To date, Mei-Moses® (with recent help from the ‘European Fine Art Database’) has compiled 26,000 such repeat-sale pairs, adding approximately 2000 incremental pairs annually, from recent auction transaction, for their ever-expanding indexes. Professor Moses explains that their data is based exclusively on Sotheby’s and Christie’s auction results, given that they represent established, recognized artists. They have broken out the historical periods of art being bought and sold into five over-arching collecting categories: beginning with Old Masters/19th century; Impressionist/Modern, American before 1950. They later added Post-War/Contemporary and Latin American works, the result of more adequate data in these last two categories becoming available for the period, 1988-2009.
Where the rubber meets the road for the Mei-Moses Indexes is putting them to work in the competitive field of investment advisory and planning, exploring ways in which their indexes can influence buy-hold decisions, maximizing rate-of-return, while limiting down-side risk. Moses tells me that the auction market is the best setting to consider the investment potential for art, because of its ‘transparency’. “In an auction environment, buyer demand sets the value of a piece. The house or the seller may set a reserve, but, if it doesn’t sell, then it’s considered a non-revenue event, or marketplace failure. We only count successful transactions and, unlike a gallery, collection owner, or artist, setting a retail price that they believe the market will bear (‘non-transparency’), a successful auction sale is a true measure of value—a market-tested exercise in supply and demand. There are strong parallels to the stock market, here. If a stock is placed on the block for sale, with a limit order price, and it doesn’t sell, then it’s a non-event. Only when that stock sells at a price that reflects demand, does it become a financial event we can evaluate. For this reason (and others), the correlation between stocks, bonds and commodities becomes a powerful comparative tool for modeling the auction art market,” Moses says.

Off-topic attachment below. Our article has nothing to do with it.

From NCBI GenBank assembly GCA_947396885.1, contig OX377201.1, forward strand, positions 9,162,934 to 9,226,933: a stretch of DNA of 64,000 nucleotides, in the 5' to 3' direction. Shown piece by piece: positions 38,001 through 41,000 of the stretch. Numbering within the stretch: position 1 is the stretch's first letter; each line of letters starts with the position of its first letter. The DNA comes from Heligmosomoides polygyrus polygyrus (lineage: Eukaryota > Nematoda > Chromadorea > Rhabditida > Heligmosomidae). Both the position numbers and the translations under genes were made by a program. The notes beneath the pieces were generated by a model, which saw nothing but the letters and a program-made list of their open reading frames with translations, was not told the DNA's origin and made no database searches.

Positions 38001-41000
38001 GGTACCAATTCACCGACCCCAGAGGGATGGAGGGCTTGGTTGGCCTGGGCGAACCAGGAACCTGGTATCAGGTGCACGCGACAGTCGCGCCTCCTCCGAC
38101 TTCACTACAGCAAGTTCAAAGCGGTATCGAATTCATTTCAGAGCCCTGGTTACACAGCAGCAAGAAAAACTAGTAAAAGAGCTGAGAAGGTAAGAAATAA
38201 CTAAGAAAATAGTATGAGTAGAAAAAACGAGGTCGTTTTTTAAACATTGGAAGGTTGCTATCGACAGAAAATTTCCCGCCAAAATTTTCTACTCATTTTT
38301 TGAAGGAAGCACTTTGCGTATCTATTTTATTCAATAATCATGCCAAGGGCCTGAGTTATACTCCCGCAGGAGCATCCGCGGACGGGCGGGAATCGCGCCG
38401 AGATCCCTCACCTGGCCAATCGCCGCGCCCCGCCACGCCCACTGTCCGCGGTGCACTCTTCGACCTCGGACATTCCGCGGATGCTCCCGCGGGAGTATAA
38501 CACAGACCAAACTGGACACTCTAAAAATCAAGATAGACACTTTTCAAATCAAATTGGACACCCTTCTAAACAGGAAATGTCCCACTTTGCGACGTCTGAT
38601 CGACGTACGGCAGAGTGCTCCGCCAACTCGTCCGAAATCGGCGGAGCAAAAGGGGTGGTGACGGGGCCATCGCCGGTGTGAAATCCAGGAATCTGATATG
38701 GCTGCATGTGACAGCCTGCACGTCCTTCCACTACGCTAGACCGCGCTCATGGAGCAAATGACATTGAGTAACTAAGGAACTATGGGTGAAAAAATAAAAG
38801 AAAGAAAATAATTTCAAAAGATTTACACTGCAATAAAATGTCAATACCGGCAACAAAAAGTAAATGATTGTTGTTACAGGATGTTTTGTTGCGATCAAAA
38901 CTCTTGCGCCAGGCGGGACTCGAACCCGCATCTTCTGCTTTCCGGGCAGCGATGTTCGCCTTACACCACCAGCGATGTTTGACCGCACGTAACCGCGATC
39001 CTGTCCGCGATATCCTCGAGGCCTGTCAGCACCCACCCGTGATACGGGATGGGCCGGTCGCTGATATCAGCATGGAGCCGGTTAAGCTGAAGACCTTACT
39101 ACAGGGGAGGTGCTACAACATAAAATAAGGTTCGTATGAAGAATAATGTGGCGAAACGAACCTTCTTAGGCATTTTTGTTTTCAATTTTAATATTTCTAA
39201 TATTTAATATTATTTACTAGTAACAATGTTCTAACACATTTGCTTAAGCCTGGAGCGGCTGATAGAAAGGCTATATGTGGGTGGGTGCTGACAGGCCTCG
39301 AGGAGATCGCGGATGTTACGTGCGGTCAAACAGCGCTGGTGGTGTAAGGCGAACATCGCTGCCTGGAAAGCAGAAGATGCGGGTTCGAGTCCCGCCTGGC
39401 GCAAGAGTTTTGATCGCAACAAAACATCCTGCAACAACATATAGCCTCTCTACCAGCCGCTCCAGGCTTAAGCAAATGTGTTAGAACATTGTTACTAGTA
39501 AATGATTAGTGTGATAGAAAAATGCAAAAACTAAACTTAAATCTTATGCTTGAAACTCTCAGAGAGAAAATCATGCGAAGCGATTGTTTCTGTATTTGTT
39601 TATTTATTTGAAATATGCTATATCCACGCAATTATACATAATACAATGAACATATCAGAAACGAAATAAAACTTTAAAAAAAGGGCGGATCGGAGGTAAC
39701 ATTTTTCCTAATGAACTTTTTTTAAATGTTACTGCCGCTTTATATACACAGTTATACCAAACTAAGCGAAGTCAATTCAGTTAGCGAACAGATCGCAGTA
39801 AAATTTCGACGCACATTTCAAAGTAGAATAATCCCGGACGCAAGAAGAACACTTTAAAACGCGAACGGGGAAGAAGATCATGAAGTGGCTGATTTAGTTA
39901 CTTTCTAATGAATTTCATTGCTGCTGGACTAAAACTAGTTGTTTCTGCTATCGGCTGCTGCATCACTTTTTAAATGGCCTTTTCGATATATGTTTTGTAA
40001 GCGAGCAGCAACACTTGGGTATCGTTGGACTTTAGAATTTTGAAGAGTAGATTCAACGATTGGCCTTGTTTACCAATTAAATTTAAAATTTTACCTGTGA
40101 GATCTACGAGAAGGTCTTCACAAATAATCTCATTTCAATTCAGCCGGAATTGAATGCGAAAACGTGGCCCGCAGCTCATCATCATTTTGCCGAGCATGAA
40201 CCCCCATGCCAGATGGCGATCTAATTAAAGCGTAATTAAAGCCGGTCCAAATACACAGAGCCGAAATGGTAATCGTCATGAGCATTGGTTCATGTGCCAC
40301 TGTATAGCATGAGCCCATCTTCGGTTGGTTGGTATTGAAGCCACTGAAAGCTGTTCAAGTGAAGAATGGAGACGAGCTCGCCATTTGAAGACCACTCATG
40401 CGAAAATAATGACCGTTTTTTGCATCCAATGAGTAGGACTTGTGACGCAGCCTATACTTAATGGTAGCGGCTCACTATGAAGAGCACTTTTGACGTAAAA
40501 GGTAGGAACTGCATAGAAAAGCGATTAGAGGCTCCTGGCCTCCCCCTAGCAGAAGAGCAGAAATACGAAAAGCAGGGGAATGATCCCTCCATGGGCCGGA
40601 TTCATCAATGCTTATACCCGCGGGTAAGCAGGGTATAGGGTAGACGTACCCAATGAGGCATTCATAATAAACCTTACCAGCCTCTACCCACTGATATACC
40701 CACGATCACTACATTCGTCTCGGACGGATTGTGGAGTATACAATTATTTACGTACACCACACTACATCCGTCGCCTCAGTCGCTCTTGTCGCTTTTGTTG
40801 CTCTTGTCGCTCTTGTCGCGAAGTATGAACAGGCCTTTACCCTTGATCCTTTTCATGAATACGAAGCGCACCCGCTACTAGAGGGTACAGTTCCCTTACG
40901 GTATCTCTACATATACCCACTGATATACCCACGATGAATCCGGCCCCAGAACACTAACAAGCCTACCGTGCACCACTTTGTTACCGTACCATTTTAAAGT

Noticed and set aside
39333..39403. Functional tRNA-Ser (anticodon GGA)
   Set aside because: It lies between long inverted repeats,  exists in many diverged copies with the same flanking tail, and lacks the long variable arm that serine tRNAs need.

But, unlike stocks and bonds, works of art are one-of-a-kind and need to be looked at on that basis. The closest existing model that accounts for the heterogeneity, or unique features of a sale item, is real estate. Moses explains that, “a new apartment building may offer a hundred units for sale, but some are higher up, some low, some face the city skyline, others the parking lot, and so forth. In other words—not all units in the building are comparable. The other factor to consider is supply and demand; that is, how many buyers and sellers are in the market at any one time. We all know that markets, and therefore pricing, are influenced by ‘bust and boom’ periods. These features affect asking price and ultimately, sale and resale price. We believe that the only relevant way to track the viability of money spent in a situation like that is to develop an Index that accounts for the individuality of unique objects, like residential real estate and art. The commonality between the two is due to the infrequency of trading and differences in the characteristics of the objects that come to market, from period-to-period.”
Right: Clara Peeters, Still Life with Fish […] and Cat on Ledge. Category: Old Masters/19th Century; Sales History (2008) $162,205; Resale (2011) $68,500. Annual ROI for 3 yrs, -25%.